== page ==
"We need to be part of an application sale, not a standalone middleware sale. [Standalone middleware sales] don't exits anymore," said O'Toole.

Only IONA Technologies, of which O'Toole was a co-founder, and TIBCO Software remain as major standalone middleware vendors, now that BEA Systems has been acquired by Oracle, said O'Toole. Consolidation has incorporated middleware into larger stack or business applications offerings. And SOA infrastructure has also seem a bout of consolidation, even as open source SOA components and commercial-open source providers have entering the field aggressively.

The combined Workday-Cape Clear plans to take "Integration on Demand" to market on several levels:

Workday said it intents to assume greater responsibility for customer integrations, expanding its investment and focus on integrations in three areas:
  • Packaged: Workday offers a growing number of common integrations to solutions such as payroll. These connections are managed by Workday as a service, and the company will continue to add to this portfolio.
  • Custom: Workday and its partners deliver tailored connections between Workday and third-party or custom applications. These links can be provided as a Workday service or implemented on premise, based on customer requirements.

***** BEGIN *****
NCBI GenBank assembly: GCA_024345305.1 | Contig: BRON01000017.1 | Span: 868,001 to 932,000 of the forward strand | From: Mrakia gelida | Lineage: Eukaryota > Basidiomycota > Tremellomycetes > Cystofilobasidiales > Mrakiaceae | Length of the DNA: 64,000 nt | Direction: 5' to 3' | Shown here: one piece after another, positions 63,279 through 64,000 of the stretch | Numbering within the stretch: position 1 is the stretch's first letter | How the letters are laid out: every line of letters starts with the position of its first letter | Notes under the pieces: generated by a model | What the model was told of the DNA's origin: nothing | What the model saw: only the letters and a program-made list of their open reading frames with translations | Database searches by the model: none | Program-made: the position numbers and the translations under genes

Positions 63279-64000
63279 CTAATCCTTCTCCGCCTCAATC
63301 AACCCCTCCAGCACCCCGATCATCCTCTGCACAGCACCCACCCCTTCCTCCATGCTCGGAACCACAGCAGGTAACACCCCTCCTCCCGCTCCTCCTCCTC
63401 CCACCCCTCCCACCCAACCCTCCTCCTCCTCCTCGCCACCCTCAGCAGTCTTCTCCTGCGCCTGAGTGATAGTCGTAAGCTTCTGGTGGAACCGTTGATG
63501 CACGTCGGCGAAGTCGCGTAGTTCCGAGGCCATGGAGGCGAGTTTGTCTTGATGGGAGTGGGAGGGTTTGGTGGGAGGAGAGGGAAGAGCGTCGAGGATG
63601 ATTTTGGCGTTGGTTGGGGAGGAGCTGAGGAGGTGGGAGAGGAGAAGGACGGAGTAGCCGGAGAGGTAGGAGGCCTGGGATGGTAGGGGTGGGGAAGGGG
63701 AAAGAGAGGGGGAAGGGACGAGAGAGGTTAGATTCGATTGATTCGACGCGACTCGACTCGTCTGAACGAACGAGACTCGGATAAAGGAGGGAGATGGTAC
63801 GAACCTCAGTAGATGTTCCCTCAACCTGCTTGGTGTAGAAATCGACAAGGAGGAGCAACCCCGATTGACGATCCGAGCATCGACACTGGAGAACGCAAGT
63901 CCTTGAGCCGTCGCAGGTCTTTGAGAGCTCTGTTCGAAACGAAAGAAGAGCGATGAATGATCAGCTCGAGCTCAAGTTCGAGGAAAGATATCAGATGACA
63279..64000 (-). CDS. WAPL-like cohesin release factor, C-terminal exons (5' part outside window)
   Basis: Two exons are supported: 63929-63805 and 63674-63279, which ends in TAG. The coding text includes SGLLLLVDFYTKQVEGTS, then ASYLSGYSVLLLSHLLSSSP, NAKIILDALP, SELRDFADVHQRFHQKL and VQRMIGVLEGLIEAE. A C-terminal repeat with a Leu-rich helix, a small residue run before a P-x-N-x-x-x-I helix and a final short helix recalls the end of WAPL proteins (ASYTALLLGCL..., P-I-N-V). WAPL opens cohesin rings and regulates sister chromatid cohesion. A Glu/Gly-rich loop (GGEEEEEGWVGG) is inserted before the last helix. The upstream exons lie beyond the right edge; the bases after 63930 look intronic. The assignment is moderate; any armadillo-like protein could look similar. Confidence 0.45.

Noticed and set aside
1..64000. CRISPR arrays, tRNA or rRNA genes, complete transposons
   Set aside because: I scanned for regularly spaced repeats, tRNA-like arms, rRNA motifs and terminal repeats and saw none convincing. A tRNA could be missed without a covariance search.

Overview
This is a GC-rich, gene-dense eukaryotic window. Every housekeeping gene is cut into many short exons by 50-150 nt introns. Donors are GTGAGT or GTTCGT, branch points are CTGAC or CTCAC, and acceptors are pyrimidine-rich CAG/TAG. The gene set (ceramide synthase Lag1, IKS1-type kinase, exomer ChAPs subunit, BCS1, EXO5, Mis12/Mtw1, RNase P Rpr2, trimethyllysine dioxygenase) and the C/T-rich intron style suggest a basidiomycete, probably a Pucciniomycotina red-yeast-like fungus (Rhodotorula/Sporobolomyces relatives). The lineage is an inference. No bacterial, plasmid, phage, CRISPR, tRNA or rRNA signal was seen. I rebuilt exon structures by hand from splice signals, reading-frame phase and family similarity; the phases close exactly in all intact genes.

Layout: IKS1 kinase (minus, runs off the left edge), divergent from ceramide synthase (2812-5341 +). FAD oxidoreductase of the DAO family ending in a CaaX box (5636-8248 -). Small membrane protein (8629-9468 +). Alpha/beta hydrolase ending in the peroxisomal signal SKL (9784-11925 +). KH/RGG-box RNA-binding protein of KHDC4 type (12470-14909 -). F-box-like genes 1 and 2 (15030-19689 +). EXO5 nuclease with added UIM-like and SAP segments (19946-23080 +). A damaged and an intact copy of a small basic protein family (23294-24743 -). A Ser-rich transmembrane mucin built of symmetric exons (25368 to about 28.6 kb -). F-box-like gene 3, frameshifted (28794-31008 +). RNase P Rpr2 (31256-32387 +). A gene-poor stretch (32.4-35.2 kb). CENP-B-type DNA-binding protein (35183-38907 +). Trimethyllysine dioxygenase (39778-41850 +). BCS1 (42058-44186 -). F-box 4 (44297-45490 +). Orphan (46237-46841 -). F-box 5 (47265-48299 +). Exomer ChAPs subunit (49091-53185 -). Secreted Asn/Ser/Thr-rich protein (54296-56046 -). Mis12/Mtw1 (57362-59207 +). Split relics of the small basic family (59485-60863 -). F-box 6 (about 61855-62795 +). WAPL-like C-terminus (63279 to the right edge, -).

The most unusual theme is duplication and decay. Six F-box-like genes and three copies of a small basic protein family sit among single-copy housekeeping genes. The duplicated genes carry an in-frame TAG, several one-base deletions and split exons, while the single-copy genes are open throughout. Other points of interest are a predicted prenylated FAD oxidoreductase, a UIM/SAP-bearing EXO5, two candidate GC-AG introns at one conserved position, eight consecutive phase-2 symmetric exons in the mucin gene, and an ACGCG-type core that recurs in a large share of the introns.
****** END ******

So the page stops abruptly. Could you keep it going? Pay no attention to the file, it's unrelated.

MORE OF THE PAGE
• Personal: Workday offers business users easy ways to link productivity applications, such as Microsoft Excel, to live Workday data, making it simple to create and share reports and tools with users across the enterprise.
Future focus will also include:
  • Hosted integration services for large enterprise customers, beginning with human resources activities.
  • Partner integration, to bring, for example, payroll providers like ADP and other business service ecology players into a larger offerings mix, managed by Workday.
  • RESTful integration with the Web 2.0 community, including mashups, social networks, web services, and mobile commerce services and endpoints. Such mashups will also allow the integration of personalized and custom content via Microsoft Office and Google docs/applications.
“Integrating business applications has always been much too difficult. At Workday, we made integration a core capability from the very start, and adding Cape Clear to our portfolio serves to deepen our focus and capability in this vital area,” said Aneel Bhusri, Workday president, in a release. “Increasingly, customers are looking to Workday to build and manage integration as a service. With Cape Clear’s ESB, we expect to rapidly increase our portfolio of both packaged and custom integration capabilities.”

In effect, Workday is expanding its role to not only provide business applications, but to assume the functions of integrating those applications with a client's existing and future environments.

I recently moderated a podcast discussion with fellow ZDNet blogger Phil Wainewright and O'Toole on the new and evolving subject of "integration as a service."